Alphabet’s Waymo Clinches $2.25 Billion From External Investors

Waymo, the self-driving car division of Alphabet, has secured $2.25 billion from outside investors in its first round of external fundraising.

Google’s parent company Alphabet is providing some of Waymo’s funding, but other Silicon Valley giants are now pitching in as car company continues to develop its driverless technology.

Silver Lake, Andreessen Horowitz, the Canada Pension Plan Investment Board, Magna International, the Mubadala Investment Company and AutoNation has joined Alphabet in the first funding round for Waymo.

“We’ve always approached our mission as a team sport, collaborating with our OEM and supplier partners, our operations partners, and the communities we serve to build and deploy the world’s most experienced driver,” Waymo CEO John Krafcik said in a statement.

“Today, we’re expanding that team, adding financial investors and important strategic partners who bring decades of experience investing in and supporting successful technology companies building transformative products. With this injection of capital and business acumen, alongside Alphabet, we’ll deepen our investment in our people, our technology, and our operations, all in support of the deployment of the Waymo Driver around the world.”

Waymo, which was once referred to as the Google car project, is currently categorized in Alphabet’s Other Bets division, which are mostly funded through revenues from Google. The car division’s operating cost has been estimated at around $1 billion each year.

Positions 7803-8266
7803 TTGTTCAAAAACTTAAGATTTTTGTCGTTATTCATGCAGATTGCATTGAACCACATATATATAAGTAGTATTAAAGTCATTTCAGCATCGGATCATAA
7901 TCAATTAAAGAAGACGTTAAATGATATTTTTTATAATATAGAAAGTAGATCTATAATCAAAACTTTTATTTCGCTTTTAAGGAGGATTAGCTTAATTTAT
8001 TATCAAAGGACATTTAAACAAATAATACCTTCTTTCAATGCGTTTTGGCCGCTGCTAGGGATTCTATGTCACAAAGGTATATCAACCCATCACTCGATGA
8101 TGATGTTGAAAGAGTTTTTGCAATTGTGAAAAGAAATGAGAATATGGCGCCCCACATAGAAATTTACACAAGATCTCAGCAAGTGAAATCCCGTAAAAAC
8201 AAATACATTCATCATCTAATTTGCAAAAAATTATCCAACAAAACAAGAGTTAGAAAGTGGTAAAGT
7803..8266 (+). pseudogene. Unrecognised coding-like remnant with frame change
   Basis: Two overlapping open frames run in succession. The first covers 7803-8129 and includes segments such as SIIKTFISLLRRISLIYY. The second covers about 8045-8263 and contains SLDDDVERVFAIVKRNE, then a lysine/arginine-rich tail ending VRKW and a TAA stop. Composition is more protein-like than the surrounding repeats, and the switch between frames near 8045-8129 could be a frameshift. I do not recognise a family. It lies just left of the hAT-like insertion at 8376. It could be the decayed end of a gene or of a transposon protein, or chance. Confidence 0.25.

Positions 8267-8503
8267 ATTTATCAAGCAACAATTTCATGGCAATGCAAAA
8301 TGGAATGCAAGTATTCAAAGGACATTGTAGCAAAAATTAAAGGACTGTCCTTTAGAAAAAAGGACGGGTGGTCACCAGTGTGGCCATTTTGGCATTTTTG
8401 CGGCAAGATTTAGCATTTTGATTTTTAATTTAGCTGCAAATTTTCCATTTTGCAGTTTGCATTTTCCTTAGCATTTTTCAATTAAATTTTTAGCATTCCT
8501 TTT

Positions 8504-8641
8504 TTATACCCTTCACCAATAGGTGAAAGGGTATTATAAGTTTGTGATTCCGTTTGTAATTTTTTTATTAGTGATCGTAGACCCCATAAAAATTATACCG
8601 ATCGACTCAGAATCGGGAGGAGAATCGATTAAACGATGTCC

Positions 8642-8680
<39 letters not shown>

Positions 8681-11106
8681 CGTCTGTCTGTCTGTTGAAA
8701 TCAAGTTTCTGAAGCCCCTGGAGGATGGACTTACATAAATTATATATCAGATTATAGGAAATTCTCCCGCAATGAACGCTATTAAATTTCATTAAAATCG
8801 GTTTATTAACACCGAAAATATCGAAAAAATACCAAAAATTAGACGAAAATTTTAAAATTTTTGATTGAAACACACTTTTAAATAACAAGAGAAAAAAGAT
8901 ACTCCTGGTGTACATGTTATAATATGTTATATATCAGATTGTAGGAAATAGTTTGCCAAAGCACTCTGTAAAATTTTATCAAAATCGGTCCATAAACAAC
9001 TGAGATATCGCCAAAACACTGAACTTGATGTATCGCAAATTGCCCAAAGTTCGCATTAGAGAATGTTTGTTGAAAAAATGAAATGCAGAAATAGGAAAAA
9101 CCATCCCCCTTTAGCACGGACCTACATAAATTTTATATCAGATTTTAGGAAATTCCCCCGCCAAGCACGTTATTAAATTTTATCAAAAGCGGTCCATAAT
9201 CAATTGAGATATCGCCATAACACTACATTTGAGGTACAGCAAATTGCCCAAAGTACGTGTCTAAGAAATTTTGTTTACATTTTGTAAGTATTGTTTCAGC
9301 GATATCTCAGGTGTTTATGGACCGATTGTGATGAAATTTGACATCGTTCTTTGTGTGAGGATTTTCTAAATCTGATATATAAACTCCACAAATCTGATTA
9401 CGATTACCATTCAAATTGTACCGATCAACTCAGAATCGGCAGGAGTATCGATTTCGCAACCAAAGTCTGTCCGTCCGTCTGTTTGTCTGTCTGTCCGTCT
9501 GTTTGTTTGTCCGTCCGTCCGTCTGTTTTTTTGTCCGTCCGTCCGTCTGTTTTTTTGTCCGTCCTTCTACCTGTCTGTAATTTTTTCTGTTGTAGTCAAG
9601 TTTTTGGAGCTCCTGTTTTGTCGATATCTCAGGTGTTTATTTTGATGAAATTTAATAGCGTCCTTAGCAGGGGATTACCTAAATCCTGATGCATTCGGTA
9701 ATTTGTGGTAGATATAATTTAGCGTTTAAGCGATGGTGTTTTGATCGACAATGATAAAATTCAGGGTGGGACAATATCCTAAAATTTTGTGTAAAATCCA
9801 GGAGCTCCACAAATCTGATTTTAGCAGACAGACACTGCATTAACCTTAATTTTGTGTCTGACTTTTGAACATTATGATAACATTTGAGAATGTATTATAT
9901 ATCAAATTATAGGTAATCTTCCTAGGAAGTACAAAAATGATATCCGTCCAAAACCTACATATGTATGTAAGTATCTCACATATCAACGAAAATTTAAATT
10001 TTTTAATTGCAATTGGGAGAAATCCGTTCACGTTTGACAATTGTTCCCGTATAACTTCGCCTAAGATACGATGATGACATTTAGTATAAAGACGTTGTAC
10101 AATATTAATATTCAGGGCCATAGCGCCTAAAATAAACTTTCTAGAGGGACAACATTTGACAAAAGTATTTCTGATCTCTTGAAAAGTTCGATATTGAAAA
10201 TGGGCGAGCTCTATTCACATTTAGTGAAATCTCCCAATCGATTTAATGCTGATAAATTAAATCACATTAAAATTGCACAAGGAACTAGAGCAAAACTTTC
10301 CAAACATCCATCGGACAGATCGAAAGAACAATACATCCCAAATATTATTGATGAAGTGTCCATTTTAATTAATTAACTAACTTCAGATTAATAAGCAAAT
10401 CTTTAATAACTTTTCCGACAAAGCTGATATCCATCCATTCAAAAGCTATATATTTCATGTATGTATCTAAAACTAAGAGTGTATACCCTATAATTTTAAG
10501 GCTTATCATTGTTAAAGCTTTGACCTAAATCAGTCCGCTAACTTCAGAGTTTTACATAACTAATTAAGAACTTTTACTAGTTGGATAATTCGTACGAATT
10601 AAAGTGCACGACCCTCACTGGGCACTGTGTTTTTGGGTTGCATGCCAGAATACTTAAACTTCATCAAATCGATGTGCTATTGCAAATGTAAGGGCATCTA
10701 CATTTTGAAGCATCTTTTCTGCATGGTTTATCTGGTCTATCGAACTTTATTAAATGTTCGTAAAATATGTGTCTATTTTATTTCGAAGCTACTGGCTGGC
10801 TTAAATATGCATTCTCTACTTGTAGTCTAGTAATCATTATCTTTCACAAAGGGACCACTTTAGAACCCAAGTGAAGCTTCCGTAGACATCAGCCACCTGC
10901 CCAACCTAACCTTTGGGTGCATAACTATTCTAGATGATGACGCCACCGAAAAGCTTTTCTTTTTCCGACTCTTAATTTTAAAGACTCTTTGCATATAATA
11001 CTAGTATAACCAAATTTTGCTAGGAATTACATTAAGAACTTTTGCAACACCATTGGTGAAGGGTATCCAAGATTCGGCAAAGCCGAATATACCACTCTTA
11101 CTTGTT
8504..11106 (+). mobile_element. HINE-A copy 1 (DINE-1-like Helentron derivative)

The new funding will allow the company to hire more employees and invest in technology and its global operations.

In a conference call with reporters, Krafcik said that other investors have expressed interest in funding Waymo. He further stated that spinning off from Alphabet was “certainly a possibility in the future for us.” The CEO contended that its access to Alphabet’s technological resources gives Waymo a significant advantage in the industry.

The car company began offering its ride-sharing service called Waymo One in Arizona in 2018. Apart from the ride-sharing service, the company is also testing a delivery service called Waymo Via in several states.

Krafcik said that Waymo is mostly focusing on the development of a versatile autonomous “driver” that can be installed in different vehicles, including electric taxis and semi trucks. “We’re not a self-driving car company. We’re building drivers,” the CEO insisted.

In 2019, Waymo formed a partnership the auto parts supplier Magna to help the company manufacture its self-driving cars in Michigan. Waymo has also been building up its relationship with AutoNation, which helps maintain and repair its vehicles.

The scarce adoption of driverless vehicles in the market has posed some difficulties for Waymo. Investors and analysts have said that there is a potential for wider adoption for self-driving cars, but it could still take a few more years.

Morgan Stanley has previously valued Waymo at $175 billion but slashed it by 40 percent to $105 billion last fall, citing the slow commercialization of driverless technology.

Other car manufacturers have also been seeking investors to develop self-driving vehicles. GM’s Cruise has received over $3 million in funding from several investors, including Honda, Softbank and its parent company. Meanwhile, Ford has raised $1 billion from Volkswagen last year to fund its self-driving company Argo.